Revisiting precarity, with care: productive and reproductive labour in the era of flexible capitalism

Mariya Ivancheva, Kathryn Keating

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This article seeks to reconsider the concept of precarity by bringing in the discussion of care. An increased academic interest in the subject of precarity and precarious working conditions in advanced, post-industrial economies is often premised on the false binary of precarity-stability. While stable working and living conditions have historically been a privilege of a minority of autonomous individuals, engaged in productive work, free from direct dependence or dependents, women and marginalised groups are often made more precarious, as their highly exploitable labour assets are not given any, or certainly not an equal value. And while stability at work can destabilize precarious lives of people with care responsibilities and marginalized groups, who need flexibility in order to navigate their lives, subjecting the affective domain to the principles of the market does not offer an effective solution to the inequalities between productive and reproductive labour. The article works on three different levels – the critique of ethnocentrism and androcentrism of the concept of precarity, the introduction of precarious living conditions into the discussion of precarious labour, and the insistence on the necessity to insert solidarity, care and love back into our workplaces as a way to resist capitalist competitiveness and alienation. We also warn against the risk of such care labour being exploited by a next cycle of capitalist appropriation. Reviewing a range of empirical studies, we explore the ways in which care destabilizes the neat boundaries between precarity and stability. We argue that repositioning care as a central activity in all human production and reproduction, both outside paid labour and inside it, allows us to see more clearly potential venues of exploitation and liberation within the predicament of precarity.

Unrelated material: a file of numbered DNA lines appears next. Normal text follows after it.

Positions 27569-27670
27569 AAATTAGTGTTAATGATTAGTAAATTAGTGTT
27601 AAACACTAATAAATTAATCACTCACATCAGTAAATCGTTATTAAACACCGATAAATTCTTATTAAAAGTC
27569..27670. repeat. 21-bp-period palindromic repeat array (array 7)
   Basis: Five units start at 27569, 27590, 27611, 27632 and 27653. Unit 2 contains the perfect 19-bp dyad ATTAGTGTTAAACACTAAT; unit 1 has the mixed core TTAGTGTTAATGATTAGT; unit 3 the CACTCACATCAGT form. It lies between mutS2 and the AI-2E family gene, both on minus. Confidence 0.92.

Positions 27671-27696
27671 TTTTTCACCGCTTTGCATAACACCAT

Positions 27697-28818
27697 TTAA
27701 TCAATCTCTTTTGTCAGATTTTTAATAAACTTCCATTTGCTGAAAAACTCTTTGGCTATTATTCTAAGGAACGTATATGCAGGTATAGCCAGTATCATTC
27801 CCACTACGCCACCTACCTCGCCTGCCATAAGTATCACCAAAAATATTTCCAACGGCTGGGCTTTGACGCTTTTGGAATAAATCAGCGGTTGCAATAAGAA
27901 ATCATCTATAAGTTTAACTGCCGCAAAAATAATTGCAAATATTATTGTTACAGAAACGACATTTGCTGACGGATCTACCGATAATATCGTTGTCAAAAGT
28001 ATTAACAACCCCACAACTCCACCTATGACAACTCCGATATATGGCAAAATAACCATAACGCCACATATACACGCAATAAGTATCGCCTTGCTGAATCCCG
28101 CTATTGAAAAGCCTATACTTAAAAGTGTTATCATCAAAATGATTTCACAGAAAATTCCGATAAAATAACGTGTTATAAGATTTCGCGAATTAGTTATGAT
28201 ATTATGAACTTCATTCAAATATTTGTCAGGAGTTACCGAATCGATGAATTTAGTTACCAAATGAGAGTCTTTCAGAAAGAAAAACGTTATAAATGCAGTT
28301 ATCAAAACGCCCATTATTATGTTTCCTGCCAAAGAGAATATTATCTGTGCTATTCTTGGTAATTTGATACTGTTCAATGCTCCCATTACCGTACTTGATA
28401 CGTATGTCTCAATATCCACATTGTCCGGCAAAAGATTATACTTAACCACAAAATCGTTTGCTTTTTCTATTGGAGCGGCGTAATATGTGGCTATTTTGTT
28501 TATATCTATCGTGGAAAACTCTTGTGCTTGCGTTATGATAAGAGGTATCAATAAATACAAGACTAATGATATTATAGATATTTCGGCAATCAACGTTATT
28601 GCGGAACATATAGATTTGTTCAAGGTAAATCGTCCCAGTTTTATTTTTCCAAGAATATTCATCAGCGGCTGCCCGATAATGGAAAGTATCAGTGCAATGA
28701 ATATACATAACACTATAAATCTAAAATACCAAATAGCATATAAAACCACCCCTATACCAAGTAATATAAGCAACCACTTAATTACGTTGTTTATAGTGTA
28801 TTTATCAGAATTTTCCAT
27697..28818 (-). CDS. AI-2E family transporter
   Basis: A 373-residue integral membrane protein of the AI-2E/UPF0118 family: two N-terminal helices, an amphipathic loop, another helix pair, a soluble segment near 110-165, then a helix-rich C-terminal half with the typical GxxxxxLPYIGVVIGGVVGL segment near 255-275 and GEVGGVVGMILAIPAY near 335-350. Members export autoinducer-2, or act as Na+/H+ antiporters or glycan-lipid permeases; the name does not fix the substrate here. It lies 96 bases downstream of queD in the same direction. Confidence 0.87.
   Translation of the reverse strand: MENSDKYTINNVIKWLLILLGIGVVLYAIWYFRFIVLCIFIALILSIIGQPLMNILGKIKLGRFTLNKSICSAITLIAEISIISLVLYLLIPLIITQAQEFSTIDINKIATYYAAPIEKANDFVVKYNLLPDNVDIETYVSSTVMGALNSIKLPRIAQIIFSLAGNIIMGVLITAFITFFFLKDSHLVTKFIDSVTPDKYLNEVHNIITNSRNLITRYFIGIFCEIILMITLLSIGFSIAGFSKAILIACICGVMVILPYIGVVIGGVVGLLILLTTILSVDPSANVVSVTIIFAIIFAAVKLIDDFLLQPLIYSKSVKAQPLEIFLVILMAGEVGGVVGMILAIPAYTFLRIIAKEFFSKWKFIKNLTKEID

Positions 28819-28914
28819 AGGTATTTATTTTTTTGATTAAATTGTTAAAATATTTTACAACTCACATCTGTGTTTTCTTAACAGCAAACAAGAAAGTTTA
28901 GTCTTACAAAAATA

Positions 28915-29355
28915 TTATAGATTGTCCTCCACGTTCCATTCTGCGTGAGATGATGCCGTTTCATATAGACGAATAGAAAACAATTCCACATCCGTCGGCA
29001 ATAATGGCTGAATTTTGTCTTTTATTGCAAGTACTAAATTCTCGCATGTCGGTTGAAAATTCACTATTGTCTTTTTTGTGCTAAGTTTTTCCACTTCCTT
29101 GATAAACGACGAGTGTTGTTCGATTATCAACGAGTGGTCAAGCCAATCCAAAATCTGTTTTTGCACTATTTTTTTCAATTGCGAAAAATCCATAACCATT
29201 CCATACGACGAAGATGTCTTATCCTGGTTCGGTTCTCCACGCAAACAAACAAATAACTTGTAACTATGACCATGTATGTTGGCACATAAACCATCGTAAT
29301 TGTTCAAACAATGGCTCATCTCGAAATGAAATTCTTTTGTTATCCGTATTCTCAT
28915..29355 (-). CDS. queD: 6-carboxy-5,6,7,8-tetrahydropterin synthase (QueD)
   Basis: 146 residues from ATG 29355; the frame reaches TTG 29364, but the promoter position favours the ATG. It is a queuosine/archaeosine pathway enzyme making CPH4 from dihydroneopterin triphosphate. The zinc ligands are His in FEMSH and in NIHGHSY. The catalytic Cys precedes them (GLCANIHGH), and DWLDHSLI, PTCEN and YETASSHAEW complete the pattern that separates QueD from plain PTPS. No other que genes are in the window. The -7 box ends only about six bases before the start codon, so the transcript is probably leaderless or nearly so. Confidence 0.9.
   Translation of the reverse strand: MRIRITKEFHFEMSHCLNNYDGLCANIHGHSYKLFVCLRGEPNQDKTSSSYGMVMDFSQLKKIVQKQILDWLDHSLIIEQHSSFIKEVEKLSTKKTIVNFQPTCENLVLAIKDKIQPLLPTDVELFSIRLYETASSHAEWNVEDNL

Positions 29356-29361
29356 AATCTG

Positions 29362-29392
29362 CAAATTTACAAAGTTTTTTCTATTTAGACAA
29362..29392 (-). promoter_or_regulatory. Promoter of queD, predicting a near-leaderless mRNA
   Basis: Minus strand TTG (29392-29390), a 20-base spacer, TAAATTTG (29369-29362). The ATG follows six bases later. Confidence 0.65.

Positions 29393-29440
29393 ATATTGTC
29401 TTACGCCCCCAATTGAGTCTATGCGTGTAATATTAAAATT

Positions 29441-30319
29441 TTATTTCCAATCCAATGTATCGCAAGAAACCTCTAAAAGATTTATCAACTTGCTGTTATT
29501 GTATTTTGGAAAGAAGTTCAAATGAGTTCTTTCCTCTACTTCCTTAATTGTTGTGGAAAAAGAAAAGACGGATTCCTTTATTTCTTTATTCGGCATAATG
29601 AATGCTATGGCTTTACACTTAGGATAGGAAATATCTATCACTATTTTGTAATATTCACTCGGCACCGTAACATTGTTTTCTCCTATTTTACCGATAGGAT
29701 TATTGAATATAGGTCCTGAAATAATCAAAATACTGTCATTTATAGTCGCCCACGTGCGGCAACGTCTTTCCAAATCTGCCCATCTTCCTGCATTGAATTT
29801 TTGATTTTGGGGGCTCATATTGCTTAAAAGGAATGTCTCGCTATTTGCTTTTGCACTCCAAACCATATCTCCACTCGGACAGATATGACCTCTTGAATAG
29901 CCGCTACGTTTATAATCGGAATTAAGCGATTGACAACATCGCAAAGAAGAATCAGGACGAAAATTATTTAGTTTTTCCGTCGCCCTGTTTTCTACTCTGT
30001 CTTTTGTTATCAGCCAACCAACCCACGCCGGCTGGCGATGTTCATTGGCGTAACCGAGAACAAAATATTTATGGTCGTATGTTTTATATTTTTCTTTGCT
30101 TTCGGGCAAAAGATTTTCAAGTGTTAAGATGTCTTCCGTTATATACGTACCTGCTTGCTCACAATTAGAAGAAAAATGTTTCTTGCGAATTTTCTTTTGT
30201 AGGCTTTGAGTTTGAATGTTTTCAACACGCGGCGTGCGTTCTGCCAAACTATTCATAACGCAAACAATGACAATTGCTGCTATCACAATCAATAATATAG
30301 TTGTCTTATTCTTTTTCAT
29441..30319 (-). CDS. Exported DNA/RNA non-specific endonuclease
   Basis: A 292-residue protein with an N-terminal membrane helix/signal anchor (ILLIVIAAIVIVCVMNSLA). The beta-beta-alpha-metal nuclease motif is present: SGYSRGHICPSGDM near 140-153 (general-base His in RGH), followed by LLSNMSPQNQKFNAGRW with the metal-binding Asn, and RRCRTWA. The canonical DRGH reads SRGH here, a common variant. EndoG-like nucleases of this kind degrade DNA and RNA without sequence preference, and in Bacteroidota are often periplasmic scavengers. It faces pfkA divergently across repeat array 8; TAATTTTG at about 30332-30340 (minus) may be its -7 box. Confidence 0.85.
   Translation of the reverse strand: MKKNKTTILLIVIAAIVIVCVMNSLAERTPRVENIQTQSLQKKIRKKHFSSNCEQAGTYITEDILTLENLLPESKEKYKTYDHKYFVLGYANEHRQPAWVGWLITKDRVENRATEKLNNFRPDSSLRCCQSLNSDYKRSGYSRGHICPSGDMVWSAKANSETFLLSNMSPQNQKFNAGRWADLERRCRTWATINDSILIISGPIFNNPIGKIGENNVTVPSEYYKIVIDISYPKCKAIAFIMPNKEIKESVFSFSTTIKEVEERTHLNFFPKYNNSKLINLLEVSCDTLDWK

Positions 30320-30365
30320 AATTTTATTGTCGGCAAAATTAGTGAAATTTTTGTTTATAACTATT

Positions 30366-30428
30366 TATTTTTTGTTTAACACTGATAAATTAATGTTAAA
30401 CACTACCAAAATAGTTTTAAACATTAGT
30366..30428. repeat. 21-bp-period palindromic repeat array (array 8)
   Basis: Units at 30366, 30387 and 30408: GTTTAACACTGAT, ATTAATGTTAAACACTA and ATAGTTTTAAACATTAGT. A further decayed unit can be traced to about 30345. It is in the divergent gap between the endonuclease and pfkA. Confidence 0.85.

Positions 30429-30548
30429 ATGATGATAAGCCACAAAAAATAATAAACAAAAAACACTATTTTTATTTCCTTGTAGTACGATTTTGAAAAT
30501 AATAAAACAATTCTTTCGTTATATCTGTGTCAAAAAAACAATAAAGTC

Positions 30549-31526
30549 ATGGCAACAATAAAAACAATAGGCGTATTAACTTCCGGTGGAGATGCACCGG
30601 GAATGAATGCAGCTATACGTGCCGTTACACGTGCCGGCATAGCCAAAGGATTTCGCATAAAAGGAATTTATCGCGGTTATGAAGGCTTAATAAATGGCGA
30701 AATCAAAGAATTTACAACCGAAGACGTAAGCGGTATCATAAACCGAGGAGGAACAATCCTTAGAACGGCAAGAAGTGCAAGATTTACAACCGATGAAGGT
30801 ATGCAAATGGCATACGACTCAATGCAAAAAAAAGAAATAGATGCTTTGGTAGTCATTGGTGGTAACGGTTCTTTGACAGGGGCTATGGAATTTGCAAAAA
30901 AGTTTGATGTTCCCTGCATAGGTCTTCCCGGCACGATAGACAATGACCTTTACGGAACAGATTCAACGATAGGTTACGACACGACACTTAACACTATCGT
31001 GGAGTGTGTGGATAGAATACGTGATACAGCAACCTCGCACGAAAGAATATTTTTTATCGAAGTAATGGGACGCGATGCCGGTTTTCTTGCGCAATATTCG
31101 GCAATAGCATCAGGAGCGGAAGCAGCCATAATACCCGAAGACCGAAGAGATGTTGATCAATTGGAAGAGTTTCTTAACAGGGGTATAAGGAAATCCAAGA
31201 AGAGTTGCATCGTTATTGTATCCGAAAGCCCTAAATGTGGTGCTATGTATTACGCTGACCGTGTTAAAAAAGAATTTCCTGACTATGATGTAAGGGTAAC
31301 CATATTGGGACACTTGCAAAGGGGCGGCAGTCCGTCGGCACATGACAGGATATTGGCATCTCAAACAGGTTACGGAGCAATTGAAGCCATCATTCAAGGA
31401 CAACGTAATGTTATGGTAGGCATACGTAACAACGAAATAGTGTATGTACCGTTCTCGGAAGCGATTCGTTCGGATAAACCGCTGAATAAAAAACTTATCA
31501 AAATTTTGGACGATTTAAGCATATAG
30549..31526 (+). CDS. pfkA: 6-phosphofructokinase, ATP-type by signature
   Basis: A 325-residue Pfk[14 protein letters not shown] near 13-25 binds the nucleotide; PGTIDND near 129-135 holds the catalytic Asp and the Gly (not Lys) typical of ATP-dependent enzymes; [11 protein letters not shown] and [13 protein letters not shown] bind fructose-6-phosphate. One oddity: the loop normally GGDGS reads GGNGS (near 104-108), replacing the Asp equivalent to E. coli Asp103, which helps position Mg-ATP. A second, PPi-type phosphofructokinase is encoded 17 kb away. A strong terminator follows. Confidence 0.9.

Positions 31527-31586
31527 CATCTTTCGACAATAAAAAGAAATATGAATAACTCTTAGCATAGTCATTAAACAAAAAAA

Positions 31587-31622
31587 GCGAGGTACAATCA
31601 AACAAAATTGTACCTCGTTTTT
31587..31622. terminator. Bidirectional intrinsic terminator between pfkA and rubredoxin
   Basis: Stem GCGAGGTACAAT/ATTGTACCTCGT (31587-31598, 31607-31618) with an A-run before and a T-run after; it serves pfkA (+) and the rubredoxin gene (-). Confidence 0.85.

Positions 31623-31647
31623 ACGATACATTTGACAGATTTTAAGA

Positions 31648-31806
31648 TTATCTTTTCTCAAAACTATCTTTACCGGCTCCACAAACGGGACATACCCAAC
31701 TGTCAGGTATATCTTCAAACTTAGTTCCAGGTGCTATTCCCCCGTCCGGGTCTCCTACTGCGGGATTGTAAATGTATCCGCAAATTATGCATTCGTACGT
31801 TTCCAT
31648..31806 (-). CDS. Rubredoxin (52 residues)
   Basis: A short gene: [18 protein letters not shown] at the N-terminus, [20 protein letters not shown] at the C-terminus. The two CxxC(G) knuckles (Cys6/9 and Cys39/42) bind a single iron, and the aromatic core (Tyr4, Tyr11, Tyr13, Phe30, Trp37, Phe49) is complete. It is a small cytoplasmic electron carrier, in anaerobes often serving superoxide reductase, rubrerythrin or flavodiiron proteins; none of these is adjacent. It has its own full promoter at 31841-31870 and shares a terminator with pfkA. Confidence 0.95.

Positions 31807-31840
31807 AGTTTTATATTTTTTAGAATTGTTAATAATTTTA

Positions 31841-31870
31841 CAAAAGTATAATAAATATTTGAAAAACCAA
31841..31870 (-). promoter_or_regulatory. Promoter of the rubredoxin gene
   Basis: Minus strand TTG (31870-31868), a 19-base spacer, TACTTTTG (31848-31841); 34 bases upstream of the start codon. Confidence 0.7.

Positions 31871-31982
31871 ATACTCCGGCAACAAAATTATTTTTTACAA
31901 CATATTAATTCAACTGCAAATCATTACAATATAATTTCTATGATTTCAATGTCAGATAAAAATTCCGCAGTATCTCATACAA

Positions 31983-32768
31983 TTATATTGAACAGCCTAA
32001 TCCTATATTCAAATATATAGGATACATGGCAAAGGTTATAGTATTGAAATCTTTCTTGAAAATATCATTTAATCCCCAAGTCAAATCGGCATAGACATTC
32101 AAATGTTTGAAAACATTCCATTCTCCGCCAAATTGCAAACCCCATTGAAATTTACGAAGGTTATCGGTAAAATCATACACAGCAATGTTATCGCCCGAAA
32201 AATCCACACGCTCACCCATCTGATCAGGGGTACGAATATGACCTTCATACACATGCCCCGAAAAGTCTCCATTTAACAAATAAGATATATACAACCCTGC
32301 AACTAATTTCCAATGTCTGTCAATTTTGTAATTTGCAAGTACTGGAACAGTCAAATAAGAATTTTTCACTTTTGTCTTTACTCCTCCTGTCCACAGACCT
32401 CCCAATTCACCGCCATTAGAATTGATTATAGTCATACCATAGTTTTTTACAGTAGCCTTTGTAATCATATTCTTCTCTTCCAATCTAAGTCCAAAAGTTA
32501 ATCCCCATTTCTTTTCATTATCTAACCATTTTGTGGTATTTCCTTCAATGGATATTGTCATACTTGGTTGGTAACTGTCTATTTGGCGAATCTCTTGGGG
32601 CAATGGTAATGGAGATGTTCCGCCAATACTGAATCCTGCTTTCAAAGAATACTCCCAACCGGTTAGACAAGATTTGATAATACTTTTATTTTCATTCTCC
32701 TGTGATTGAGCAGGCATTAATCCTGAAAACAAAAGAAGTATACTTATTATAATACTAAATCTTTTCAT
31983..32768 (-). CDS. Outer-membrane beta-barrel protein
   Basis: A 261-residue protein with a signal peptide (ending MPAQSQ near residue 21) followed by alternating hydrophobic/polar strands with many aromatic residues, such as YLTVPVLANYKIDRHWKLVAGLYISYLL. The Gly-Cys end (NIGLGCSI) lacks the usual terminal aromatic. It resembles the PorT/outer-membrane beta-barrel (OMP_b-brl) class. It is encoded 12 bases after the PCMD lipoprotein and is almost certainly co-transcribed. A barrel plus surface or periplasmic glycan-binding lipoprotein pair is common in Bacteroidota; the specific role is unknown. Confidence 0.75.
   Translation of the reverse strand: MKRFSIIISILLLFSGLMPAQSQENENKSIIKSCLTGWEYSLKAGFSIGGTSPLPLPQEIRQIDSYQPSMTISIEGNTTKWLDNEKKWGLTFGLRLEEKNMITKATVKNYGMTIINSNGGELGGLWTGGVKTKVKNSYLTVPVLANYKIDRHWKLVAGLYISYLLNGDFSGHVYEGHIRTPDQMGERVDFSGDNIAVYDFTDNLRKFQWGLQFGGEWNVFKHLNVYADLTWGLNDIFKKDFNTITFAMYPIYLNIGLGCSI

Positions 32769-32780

Original languageEnglish
Pages (from-to)251-282
JournalEphemera: Critical Dialogues on Organization
Issue number4
Publication statusPublished - 8 Feb 2021


  • precarity
  • gender
  • care
  • inequality
  • capitalism
  • Intersectionality
  • resistance


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